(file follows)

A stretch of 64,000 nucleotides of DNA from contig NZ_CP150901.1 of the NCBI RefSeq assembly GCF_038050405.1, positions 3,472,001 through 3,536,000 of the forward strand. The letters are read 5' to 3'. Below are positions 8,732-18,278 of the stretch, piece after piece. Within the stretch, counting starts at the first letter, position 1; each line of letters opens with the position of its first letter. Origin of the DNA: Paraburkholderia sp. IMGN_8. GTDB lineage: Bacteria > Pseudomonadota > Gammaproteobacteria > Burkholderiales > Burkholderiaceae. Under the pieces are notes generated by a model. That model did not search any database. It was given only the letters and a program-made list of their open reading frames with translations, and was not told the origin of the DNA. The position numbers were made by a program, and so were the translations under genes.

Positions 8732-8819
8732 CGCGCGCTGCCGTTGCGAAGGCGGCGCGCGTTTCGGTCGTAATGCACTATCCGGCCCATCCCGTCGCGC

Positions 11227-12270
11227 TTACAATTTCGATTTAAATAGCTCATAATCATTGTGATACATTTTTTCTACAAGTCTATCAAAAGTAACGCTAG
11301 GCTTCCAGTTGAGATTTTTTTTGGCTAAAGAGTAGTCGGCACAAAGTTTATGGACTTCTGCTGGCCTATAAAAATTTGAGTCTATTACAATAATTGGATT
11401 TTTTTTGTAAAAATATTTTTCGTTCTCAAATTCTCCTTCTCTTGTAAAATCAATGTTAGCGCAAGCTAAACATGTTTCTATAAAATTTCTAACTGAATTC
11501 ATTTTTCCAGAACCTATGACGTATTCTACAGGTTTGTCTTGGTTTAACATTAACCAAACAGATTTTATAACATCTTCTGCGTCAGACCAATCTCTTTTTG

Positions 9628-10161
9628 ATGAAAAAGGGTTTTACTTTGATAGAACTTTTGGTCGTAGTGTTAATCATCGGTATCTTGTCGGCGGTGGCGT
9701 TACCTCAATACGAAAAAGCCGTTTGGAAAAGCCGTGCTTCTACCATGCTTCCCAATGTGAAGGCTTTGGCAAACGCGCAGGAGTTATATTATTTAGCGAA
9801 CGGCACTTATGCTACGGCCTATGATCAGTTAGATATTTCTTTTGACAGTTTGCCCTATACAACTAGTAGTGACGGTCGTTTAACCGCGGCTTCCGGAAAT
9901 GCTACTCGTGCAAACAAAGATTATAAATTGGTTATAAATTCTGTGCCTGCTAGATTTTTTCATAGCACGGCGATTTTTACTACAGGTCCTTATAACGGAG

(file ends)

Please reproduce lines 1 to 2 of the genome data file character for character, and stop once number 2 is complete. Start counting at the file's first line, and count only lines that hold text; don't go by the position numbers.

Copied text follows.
A stretch of 64,000 nucleotides of DNA from contig NZ_CP150901.1 of the NCBI RefSeq assembly GCF_038050405.1, positions 3,472,001 through 3,536,000 of the forward strand. The letters are read 5' to 3'. Below are positions 8,732-18,278 of the stretch, piece after piece. Within the stretch, counting starts at the first letter, position 1; each line of letters opens with the position of its first letter. Origin of the DNA: Paraburkholderia sp. IMGN_8. GTDB lineage: Bacteria > Pseudomonadota > Gammaproteobacteria > Burkholderiales > Burkholderiaceae. Under the pieces are notes generated by a model. That model did not search any database. It was given only the letters and a program-made list of their open reading frames with translations, and was not told the origin of the DNA. The position numbers were made by a program, and so were the translations under genes.

Positions 8732-8819